After many hours, you’ve finally finished selecting the parts for you perfect gaming PC build. Now, you just need a monitor. But, why are there so many choices? Depending on your use case, it’s wise to consider what type of panel you should select. Each has their pros and cons, and some are more well suited to specific tasks than others. Plus, there's a good chance you'll be using that monitor for many years, through multiple PC upgrades, so getting something that looks right is important.
TN (Twisted Nematic) panels
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One of the most common monitors you'll encounter are those that feature a TN panel. TN panels have been around the longest and are easy to produce, which means they can provide a budget-friendly option for the aspiring gamer. Compared to other panel types, they also offer the fastest response times, which can be as low as 1ms.
Low response times lend themselves well to competitive action games, and mean these monitors are a mainstay for esports. It provides a rapid and clear indication of what’s going on in game, and can give a player an advantage over those using monitors with a higher response-time.
TN panels also feature the highest refresh rates of all panels types, and currently reach as high as 240Hz. This means that if your PC push can 240 frames per second, you’ll be in for some incredibly smooth gameplay. Animations will be crisp, and there will be reduced motion blur for objects in game. Again, this makes them perfect for competitive gaming and twitch shooters like CS:GO and Overwatch.
As a general rule though, TN panels have the worst color accuracy and viewing angles of any available panel. This means that colors won't be 100 percent true to life, and that the picture will degrade if you’re not looking straight at the monitor. (Take a look at the photo up top for an example.) If you’re someone who uses their PC to also do photo editing or graphic design, you might want to look elsewhere.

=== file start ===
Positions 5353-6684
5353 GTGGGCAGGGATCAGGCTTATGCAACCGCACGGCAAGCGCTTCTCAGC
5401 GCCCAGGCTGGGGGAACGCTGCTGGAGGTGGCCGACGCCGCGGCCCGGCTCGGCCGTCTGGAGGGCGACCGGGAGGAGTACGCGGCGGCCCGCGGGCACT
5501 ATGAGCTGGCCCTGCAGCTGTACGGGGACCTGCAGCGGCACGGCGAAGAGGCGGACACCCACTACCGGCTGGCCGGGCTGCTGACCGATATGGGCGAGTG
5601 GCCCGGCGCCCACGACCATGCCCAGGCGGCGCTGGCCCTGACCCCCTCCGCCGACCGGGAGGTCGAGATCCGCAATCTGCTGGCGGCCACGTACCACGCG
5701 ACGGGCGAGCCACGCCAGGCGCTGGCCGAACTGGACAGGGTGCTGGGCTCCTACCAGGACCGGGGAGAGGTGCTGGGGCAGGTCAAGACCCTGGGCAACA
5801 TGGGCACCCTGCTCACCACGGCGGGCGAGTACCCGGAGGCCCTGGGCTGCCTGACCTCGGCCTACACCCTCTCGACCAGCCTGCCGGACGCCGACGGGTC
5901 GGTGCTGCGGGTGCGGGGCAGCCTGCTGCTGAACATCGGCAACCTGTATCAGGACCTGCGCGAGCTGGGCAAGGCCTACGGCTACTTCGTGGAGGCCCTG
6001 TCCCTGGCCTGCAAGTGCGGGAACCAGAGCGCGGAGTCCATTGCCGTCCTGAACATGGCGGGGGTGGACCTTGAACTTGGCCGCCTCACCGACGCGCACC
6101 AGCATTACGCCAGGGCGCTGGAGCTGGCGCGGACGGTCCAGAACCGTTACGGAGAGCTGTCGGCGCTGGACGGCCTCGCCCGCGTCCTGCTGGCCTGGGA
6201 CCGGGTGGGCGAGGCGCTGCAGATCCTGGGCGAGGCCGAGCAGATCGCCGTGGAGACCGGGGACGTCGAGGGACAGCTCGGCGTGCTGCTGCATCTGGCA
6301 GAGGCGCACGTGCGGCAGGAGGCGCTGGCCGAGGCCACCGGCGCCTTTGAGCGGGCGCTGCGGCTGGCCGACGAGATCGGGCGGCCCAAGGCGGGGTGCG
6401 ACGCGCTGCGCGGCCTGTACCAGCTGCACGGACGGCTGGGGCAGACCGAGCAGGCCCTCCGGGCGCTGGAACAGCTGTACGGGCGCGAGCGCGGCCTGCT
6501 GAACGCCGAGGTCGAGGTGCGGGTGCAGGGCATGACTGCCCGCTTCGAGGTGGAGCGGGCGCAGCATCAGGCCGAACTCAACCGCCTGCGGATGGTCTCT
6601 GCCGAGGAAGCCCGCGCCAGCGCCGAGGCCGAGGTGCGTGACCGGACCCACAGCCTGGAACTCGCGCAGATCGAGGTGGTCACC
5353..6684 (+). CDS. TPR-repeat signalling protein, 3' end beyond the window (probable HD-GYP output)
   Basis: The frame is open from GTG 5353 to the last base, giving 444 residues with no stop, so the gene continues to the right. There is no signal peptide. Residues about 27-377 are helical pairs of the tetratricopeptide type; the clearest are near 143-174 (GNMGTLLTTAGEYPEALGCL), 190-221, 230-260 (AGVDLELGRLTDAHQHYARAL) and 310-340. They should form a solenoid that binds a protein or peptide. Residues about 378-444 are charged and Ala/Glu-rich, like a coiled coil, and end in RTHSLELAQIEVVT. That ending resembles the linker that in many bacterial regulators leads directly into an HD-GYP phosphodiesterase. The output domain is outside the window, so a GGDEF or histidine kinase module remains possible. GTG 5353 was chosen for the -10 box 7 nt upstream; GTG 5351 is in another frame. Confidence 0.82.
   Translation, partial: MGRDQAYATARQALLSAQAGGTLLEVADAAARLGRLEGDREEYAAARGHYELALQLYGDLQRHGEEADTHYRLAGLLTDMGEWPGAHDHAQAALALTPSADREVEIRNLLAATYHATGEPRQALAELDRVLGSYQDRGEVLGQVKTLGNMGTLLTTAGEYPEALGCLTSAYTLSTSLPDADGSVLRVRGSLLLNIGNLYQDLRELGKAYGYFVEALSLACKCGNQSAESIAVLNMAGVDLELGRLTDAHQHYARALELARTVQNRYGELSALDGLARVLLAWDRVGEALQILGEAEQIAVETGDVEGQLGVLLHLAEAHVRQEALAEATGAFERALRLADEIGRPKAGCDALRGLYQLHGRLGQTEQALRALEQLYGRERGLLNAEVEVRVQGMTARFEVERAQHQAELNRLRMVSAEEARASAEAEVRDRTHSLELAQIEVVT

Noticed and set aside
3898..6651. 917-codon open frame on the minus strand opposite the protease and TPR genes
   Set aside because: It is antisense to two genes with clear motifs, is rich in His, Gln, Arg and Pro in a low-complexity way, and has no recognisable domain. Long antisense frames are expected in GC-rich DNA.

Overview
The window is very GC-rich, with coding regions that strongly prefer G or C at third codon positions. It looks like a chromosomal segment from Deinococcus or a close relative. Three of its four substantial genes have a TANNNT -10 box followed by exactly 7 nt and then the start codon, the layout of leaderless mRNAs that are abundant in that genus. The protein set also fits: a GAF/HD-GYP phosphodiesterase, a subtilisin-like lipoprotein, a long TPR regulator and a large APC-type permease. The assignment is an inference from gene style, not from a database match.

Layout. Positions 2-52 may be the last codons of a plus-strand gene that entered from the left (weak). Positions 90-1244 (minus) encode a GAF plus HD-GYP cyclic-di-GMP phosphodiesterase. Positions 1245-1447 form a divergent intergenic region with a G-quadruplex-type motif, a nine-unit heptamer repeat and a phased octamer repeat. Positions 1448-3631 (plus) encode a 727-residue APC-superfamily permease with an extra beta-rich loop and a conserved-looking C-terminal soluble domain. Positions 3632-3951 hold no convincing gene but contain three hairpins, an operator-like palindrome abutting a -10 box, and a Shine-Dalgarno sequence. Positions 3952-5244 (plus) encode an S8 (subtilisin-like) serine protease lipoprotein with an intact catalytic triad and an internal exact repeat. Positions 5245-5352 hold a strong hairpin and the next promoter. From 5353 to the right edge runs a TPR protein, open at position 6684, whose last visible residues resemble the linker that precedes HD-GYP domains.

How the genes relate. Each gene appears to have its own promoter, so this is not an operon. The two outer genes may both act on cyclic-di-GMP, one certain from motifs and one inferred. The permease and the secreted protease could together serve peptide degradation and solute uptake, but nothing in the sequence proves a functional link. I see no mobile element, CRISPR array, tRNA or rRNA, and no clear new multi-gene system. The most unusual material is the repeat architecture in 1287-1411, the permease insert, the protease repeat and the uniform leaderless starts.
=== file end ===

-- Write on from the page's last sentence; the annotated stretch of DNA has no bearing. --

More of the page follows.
IPS (In-Plane Switching) panels
IPS panels are the most common high-end option for consumers. They feature great color reproduction, great viewing angles, and offer fairly good response times and refresh rates.
While TN panels offer response times as low as 1ms, IPS panels can go as low as 4ms. You’ll be hard pressed to find anyone who can tell the difference though, so this may not matter. IPS panels can also reach refresh rates as high as 165Hz. The law of diminishing returns quickly kicks in after about 120Hz, so unless you absolutely need a 240Hz panel for competitive esports, you’re likely not to notice.
IPS panels are more expensive to produce, which means they’re not budget friendly. This means you’ll find TN panels with lower response times and higher refresh rates for a lot cheaper than their IPS counterparts. But if visual quality is your priority, an IPS panel is your best choice, especially if you're shopping for one of the best 4K monitors for gaming.
Note that there are variations of IPS developed by other panel manufacturers, including Samsung's PLS (Plane-to-Line Switching) and AUO's AHVA (Advanced Hyper-Viewing Angle). There are also cheaper IPS variants (eg, E-IPS) that use 6-bit color plus FRC (Frame Rate Control) that don't offer the same quality as better IPS panels. In other words, do some research on the specific display if image quality is your first priority.
VA (Vertical Alignment) panels
Vertical alignment panels offer a good middle ground for most people. They’re manufactured in a manner similar to TN panels, but have some improvements in visual quality. The primary strength of VA panels is that they’re designed to block excess light from their blacklight, which results in rich blacks due to a high contrast level. This means they look great in a dark environment, and are often the go-to for movie enthusiasts. However, they still can’t match the color reproduction of an IPS panel.
VA panels also offer better viewing angles than a TN panel, but aren’t quite as good as IPS. However, modern VA panels offer refresh rates near TN-level speed (200Hz) with IPS-level response times (4ms). In other words, they’re somewhat of a step between a TN panel and an IPS panel, often falling closer to IPS, and their pricing often reflects that. High-end VA monitors can look better than low-end IPS displays, and may cost as much as IPS as well.
TN vs IPS vs VA: which panel type should I choose?
Choosing a monitor comes down to what you intend to do. If you’re on a budget, a TN panel will likely be your first choice. They’re also a great option if you're heavily invested into esports or twitch-based shooters. Keep in mind that lower response times and higher refresh rates drive the price of these monitors up, meaning high-end TN displays are often more expensive than budget IPS monitors.
If you’re doing some professional photo or video work, you’ll want to consider an IPS monitor. They’ll be more expensive than their TN counterparts, but they’ll generally look much better with their improved viewing angles and color reproduction.
Like any product, some terms can be used as a simple marketing trick. Often, response times aren’t as good as advertised, and are based on best-case "internal results." Dynamic contrast ratios can also be used to artificially inflate those metrics. Thankfully, human eyes are good at adapting, and most won't notice displays will look fine. Choose a budget, do research and read some reviews, and when you're done, be comfortable in your choice.